Most ukulele players would agree that high G tuning best represents the way a traditional ukulele sounds. The high G-string gives it the bright, happy sound that is generally what people associate with the instrument. A ukulele tuned to low G, on the other hand, has a bit of a warmer, mellower sound. Even though it veers a little bit away from the traditional ukulele sound, there are several benefits to using low G tuning, and many ukulele players actually prefer it over high G tuning.


The main benefit to using low G tuning is the range of notes you are able to play. In short, low G tuning allows you to play a wider range of notes than high G tuning. On a traditional 12-fret soprano ukulele using gCEA tuning, the lowest note you can play is a C4 and the highest note is an A5, meaning you have 1 ¾ octaves to work with. With a low G-string, that same ukulele would now give you a range of 2 ⅙ octaves, from G3 to A5. Having a wider range of notes to work with is especially useful for ukulele players who like to play melodies, solos, etc. Personally, I like to arrange instrumental covers on the ukulele, and am often figuring out how to play parts that were written for guitar, which has a range of roughly 4 octaves. By using low G tuning and having that wider range of notes at my disposal, I am able to arrange the songs much more accurately on the ukulele.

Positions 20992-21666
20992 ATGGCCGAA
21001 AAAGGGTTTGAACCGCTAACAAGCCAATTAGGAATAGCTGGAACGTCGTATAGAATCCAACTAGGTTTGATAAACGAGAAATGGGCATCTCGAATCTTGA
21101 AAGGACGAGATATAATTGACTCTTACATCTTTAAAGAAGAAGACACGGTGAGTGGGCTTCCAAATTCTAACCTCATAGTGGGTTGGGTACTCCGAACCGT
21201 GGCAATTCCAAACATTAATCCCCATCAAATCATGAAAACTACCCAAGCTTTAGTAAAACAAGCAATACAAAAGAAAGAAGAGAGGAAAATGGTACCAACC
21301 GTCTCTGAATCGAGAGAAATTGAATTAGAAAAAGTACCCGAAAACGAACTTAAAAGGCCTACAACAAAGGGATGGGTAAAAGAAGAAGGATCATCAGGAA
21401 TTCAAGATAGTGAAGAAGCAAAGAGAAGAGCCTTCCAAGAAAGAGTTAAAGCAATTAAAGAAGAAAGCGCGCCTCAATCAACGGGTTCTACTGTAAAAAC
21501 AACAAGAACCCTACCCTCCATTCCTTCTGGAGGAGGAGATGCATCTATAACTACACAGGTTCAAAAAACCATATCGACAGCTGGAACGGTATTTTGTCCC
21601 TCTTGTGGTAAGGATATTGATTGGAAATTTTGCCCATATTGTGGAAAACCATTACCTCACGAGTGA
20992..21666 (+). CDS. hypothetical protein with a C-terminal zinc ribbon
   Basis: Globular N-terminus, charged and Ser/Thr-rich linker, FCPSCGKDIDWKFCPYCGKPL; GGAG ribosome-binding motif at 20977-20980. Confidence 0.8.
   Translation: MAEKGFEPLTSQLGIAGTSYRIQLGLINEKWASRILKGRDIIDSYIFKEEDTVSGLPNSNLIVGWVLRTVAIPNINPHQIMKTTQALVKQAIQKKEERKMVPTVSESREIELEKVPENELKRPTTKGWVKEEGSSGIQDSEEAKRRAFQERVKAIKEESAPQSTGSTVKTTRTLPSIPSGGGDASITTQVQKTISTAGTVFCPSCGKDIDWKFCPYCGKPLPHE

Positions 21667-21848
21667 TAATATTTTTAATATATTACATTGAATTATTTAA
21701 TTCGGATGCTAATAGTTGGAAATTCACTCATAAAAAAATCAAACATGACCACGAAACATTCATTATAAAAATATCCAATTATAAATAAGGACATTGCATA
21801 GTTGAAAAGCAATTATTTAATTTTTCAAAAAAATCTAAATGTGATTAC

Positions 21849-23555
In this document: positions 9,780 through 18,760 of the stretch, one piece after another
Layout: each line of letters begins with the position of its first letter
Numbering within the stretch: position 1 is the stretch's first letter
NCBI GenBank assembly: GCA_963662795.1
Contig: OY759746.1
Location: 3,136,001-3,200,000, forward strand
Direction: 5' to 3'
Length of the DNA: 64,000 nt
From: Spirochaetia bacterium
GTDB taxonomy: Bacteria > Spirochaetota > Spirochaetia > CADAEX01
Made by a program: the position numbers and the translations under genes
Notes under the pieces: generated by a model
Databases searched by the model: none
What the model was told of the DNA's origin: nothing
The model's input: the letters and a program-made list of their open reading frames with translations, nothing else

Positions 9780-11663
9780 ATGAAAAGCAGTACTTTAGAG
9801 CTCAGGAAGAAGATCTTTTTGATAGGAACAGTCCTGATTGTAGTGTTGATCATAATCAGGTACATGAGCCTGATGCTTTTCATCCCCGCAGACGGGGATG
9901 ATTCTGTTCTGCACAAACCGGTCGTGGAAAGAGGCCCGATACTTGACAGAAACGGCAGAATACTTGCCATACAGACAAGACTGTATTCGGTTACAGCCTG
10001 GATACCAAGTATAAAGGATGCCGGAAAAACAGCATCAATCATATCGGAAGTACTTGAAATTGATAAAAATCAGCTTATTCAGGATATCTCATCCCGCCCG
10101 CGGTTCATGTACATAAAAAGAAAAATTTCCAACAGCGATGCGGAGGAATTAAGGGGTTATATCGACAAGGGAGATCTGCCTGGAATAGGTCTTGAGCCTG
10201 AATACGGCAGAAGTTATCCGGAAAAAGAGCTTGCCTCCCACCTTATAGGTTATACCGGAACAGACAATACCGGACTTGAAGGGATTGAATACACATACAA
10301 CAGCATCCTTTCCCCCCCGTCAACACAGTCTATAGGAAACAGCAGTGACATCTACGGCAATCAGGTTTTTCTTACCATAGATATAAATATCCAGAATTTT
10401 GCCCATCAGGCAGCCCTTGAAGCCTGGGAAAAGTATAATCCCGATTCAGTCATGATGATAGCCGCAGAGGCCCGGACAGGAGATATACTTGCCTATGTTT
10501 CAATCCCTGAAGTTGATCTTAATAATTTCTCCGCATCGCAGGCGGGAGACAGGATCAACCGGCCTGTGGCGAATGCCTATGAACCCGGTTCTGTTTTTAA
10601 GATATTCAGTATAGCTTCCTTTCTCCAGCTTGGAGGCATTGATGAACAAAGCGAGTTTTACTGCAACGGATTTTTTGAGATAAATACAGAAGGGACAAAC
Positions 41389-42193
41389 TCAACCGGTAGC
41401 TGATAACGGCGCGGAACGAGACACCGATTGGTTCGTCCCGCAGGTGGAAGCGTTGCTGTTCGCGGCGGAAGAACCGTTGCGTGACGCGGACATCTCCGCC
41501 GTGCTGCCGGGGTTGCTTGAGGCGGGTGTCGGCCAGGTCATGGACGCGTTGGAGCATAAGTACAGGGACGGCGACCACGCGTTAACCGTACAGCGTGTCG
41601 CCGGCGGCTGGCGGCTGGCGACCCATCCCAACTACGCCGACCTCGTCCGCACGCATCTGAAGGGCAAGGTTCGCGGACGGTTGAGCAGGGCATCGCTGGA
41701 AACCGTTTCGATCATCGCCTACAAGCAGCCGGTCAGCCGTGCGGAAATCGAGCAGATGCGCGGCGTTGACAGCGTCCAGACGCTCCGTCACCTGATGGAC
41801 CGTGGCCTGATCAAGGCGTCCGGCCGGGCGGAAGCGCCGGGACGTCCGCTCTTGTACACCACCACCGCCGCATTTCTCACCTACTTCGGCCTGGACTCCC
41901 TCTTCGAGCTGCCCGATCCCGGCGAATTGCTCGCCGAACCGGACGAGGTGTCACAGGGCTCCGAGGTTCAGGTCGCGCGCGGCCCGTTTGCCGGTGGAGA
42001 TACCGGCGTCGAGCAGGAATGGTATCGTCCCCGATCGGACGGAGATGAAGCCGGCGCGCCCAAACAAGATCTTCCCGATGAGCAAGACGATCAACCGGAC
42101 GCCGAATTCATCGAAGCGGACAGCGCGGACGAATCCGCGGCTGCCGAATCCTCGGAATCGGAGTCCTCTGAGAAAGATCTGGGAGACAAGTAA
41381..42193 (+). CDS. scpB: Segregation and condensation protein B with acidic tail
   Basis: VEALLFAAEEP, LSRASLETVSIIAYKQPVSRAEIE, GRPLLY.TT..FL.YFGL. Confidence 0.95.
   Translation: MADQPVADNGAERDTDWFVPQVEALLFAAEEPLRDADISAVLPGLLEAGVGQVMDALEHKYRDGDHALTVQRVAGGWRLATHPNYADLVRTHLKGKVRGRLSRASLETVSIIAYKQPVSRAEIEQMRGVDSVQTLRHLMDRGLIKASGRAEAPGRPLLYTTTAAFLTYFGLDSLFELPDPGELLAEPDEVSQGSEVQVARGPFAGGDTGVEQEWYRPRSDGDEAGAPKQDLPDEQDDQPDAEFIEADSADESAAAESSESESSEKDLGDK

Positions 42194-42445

The other benefit of using low G tuning is that it makes the chords you play sound more full and warm overall, since you’re adding more depth with the lower G-string. However, removing the high G-string does sacrifice some of the brightness associated with the traditional ukulele sound, so you’ll have to decide which sound you prefer.